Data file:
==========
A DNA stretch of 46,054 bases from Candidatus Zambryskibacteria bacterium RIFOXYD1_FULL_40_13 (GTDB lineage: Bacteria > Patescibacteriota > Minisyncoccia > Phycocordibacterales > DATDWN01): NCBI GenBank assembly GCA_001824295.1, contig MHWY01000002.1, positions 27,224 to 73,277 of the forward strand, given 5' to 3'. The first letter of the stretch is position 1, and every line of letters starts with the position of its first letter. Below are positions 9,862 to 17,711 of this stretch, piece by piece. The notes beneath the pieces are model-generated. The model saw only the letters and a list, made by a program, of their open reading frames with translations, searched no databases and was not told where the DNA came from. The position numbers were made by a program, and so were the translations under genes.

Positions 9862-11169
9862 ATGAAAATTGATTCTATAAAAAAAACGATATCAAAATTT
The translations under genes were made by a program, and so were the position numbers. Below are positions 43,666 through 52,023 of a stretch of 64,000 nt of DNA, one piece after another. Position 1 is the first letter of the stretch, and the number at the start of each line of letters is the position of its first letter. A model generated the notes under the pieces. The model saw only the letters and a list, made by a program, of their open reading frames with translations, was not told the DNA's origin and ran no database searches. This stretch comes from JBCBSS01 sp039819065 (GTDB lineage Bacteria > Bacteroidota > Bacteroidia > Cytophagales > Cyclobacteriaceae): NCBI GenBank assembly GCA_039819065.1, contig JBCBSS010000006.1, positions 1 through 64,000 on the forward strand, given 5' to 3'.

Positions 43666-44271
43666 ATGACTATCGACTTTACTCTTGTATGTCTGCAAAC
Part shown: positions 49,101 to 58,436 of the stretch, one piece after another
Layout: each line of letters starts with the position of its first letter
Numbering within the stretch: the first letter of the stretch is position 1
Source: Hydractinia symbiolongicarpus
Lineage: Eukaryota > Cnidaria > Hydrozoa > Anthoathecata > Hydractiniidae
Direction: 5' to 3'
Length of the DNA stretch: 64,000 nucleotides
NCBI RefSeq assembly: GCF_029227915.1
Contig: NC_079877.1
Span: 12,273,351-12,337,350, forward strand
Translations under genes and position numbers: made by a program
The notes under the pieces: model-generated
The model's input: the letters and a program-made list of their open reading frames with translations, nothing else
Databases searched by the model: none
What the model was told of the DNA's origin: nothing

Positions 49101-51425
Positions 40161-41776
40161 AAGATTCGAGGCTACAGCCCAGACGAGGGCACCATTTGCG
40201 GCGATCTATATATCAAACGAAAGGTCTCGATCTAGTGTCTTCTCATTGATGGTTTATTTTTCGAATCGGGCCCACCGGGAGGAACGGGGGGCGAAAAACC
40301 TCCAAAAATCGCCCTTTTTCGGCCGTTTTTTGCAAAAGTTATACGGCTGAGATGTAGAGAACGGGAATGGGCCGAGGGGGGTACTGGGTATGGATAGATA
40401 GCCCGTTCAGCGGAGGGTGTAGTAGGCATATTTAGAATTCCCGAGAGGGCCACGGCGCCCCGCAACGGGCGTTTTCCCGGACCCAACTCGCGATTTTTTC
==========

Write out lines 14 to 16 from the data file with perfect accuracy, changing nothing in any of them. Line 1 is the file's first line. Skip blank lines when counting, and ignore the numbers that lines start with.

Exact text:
NCBI RefSeq assembly: GCF_029227915.1
Contig: NC_079877.1
Span: 12,273,351-12,337,350, forward strand